Preventable mortality in the Russian Federation: a retrospective, regional level study
The Lancet Regional Health - Europe , 29:100631, 1–13 (2023)
Background: Avoidable mortality, including both treatable and preventable deaths, is frequently used as an indicator of health system performance. Whilst the term treatable mortality refers to deaths that might be averted by medical interventions, preventable mortality generally reflects the impact of system-wide health policies. The concept of preventable mortality has not been evaluated extensively in the Russian Federation, particularly at the regional or sub-national (oblast) level.
Methods: We calculated total preventable mortality as well as individual rates for males and females in each oblast using data from the Russian Fertility and Mortality Database (RusFMD) and computed the contributions of specific preventable causes of death to the overall rates. We also evaluated the relationship between preventable mortality and its main correlates during the years 2014–2018 using panel fixed effects modelling with variables that reflected both, behavioural risk factors and access to health care.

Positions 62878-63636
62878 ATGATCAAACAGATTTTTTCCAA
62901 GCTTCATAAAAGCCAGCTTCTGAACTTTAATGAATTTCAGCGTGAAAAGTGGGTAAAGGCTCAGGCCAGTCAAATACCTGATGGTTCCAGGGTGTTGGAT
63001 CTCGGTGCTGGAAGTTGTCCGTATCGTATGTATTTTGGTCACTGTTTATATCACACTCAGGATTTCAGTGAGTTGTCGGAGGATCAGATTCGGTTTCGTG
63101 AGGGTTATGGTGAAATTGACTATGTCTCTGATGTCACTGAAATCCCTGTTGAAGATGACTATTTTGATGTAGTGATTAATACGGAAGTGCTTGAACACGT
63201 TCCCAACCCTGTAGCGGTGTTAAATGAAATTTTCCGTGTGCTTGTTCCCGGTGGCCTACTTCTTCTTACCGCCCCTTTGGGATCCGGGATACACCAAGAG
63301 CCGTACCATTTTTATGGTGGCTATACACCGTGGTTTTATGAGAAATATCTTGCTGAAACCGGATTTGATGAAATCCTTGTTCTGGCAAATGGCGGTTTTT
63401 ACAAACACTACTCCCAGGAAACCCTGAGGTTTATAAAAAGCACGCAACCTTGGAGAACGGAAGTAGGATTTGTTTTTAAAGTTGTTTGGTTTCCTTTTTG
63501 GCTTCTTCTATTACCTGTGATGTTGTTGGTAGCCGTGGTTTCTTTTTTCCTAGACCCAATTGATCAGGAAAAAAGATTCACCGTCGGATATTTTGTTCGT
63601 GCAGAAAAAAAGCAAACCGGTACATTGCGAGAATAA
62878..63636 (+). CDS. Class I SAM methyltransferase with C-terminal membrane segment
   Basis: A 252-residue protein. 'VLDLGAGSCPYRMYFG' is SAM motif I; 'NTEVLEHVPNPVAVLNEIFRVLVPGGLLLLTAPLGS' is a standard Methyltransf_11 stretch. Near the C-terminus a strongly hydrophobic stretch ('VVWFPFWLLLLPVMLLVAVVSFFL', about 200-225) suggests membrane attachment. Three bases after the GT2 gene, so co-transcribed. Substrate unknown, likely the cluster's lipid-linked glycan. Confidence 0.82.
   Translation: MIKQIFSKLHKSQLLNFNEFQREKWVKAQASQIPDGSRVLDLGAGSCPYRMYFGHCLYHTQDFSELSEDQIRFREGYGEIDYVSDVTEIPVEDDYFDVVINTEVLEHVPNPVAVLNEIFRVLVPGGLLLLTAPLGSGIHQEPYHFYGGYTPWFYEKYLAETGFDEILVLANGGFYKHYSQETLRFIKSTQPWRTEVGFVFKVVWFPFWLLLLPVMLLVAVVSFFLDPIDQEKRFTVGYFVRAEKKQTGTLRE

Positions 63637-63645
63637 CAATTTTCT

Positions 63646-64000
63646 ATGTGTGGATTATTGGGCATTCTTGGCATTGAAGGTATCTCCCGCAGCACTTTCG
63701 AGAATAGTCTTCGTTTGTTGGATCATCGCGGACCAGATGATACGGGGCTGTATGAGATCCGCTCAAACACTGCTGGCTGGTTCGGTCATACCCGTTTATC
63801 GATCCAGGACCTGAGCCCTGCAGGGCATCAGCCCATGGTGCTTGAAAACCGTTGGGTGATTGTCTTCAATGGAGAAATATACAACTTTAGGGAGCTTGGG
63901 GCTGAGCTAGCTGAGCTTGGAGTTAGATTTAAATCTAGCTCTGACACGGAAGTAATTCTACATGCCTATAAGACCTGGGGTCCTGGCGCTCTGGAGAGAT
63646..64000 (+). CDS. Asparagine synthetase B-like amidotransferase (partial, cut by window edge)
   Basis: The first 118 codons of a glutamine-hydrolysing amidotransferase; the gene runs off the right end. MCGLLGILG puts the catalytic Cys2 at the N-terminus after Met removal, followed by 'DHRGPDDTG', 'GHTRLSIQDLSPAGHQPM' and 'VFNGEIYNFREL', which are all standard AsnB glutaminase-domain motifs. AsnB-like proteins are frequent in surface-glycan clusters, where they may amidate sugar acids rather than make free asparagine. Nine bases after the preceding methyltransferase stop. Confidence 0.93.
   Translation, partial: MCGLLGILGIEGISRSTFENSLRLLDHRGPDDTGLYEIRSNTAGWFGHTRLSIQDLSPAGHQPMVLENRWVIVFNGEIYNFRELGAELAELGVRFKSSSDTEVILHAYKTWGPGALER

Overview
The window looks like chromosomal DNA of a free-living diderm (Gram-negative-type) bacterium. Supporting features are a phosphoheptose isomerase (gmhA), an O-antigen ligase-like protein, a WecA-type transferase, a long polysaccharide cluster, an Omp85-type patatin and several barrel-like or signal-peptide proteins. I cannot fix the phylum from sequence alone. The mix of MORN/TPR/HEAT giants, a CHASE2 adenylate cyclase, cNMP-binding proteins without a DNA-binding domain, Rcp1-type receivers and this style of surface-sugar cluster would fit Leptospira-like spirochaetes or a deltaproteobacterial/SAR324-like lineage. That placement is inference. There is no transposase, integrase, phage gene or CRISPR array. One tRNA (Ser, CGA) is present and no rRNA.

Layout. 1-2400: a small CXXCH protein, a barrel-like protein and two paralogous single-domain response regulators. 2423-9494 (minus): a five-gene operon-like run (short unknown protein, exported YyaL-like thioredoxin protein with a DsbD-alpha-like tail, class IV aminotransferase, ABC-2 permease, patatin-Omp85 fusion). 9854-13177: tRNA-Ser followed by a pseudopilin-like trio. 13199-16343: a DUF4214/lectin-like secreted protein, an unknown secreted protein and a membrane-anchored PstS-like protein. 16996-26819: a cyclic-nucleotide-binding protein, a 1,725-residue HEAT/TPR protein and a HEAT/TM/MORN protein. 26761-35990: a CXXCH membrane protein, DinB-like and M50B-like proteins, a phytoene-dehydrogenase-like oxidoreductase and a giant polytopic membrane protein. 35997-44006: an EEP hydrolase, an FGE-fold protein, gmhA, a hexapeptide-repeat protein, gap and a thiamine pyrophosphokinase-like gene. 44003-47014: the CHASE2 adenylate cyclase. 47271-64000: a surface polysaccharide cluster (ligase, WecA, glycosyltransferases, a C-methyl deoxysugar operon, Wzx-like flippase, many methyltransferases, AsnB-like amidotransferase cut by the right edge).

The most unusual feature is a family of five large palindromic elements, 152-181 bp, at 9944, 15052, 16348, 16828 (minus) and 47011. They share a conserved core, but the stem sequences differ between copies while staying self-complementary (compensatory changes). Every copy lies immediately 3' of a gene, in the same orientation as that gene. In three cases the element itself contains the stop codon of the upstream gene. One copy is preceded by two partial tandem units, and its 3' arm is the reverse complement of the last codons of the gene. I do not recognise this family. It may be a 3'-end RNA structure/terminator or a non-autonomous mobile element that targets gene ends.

Findings: Overall preventable mortality in the Russian Federation has been on a downward trend. Whilst 548 preventable deaths per 100,000 person-years were reported in the year 2000, only 301 per 100,000 person-years were reported in 2018. Whilst mortality due to cancer, cardiovascular, and alcohol-related diseases has declined (albeit unevenly) amongst both males and females, deaths resulting from complications of diabetes and human immunodeficiency virus infection have increased. Our findings also revealed significant heterogeneity in preventable mortality at the oblast level. For example, in 2018, deaths due to preventable causes were concentrated primarily in Siberia and the Far East. Smoking and the availability of nurses were identified as significant correlates of preventable mortality at the oblast level.
Interpretations: Efforts designed to strengthen the current health care system, notably those serving the rural and less densely populated oblasts, might reduce the rate of preventable mortality in Russia. These efforts might be coupled with an ongoing focus on programs designed to reduce smoking.
Keywords: Russian Federation, avoidable mortality, regional demography